Sunday, March 19, 2006

Rawlsians' maximin: preposterous risk aversion

To get from John Rawls' "veil of ignorance" argument to his (and worse, most of his followers') favored wealth redistribution schemes requires (besides the ultimate fatal conceit that ignorant people can make rational contracts, as well as the dubious idea that we can pretend that we are ignorant of our own actual preferences) the rather extreme degree of risk aversion embodied in the "maximin" principle. As wikipedia summarizes maximin, "economic inequalities are only permitted insofar as they benefit the least well off members of society." How extreme the risk aversion this principle gives us depends on how small the group constituting the "least well of members" get into strange and intractable triage hypotheticals about saving the life of one person up to the point where you'd cause the starvation of another...define your "least well off" group small enough and North Korea ends up looking like Beverly Hills in comparison to the maximin society.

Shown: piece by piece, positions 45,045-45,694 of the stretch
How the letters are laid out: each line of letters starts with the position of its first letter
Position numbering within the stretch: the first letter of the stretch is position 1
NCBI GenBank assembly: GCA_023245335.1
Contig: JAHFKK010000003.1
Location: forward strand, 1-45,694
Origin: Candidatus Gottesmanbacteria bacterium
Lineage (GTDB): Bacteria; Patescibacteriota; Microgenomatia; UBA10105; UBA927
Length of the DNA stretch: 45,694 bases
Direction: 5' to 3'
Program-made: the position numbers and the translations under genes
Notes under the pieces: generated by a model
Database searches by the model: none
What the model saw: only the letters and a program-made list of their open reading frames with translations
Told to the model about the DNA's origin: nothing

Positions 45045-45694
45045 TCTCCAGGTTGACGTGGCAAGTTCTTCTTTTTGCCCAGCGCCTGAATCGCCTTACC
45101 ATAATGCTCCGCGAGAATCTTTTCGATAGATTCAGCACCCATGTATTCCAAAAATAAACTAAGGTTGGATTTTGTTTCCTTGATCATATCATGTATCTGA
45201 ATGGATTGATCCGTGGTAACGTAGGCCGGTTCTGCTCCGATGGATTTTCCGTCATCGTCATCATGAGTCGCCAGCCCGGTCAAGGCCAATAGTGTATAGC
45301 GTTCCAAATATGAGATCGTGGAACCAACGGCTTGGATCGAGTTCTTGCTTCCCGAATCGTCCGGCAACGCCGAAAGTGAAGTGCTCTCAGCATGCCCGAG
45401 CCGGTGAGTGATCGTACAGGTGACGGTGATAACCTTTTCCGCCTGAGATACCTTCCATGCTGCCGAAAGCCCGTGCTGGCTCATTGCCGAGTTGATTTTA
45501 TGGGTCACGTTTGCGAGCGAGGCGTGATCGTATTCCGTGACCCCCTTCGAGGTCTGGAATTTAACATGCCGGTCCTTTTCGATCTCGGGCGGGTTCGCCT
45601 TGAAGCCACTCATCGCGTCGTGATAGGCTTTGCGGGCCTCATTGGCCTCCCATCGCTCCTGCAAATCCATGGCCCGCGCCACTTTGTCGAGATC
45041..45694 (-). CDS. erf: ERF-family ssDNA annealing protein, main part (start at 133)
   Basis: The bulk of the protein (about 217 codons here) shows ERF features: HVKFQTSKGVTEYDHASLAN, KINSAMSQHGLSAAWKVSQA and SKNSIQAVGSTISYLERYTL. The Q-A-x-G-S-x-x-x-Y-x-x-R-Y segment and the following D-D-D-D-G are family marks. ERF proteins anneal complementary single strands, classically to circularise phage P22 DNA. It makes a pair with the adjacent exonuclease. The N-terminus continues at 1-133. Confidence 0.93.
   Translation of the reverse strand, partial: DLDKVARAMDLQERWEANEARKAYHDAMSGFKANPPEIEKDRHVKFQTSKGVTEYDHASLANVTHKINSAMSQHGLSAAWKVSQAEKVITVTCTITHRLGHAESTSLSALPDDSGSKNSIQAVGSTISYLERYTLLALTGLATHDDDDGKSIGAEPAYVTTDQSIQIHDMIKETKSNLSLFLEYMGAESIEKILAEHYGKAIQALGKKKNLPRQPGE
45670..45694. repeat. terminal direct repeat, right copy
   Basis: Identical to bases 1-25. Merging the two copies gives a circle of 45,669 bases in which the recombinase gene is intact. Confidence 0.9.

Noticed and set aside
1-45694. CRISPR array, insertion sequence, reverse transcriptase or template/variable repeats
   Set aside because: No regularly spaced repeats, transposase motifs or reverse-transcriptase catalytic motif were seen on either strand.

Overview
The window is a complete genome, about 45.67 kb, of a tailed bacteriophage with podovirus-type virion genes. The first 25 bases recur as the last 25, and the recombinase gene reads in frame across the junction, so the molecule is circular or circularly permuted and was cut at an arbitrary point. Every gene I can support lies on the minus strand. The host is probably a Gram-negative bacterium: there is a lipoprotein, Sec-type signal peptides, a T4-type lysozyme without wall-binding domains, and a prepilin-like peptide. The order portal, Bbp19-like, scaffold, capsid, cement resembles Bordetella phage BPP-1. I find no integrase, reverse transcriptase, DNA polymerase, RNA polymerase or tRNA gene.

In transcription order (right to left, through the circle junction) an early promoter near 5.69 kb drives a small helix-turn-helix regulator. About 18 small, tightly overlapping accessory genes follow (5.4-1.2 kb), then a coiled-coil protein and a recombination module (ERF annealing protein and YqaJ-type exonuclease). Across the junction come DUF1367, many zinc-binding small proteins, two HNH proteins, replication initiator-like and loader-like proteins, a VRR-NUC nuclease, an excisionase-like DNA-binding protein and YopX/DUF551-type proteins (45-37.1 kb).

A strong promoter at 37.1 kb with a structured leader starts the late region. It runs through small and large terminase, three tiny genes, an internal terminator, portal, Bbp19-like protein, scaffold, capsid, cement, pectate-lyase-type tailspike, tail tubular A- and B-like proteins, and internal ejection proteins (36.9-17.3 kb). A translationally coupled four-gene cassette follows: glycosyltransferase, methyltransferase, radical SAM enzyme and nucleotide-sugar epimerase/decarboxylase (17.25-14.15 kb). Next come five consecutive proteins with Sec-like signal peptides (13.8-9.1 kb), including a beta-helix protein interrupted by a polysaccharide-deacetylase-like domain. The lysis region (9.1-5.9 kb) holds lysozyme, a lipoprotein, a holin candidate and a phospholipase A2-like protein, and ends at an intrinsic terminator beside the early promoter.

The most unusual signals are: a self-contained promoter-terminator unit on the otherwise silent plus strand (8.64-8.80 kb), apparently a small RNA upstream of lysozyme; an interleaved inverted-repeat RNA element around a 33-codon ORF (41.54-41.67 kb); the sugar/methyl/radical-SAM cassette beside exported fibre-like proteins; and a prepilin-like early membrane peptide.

Except that death in Rawlstopia would be a pleasant Kevorkian-type suicide: if anybody died a painful early death, they'd be the worst off, so we must expend all excess resources to extend their lives to whatever slight extent possible and then give them a merciful sendoff. Others may be saved and fed only insfar as their talents are needed to attend to these worst of the worst off. Otherwise, when the worst off go it's the Kevorkian drip for the other eaters, too.

Although many academics declare their intuition agrees with being very risk averse, those intutions are not made from behind the veil of ignorance, but from their position as (usually) kids of upper middle class origins who have never had a full-time non-academic job. Real poor people often act in a risk-seeking fashion, for example by buying lottery tickets.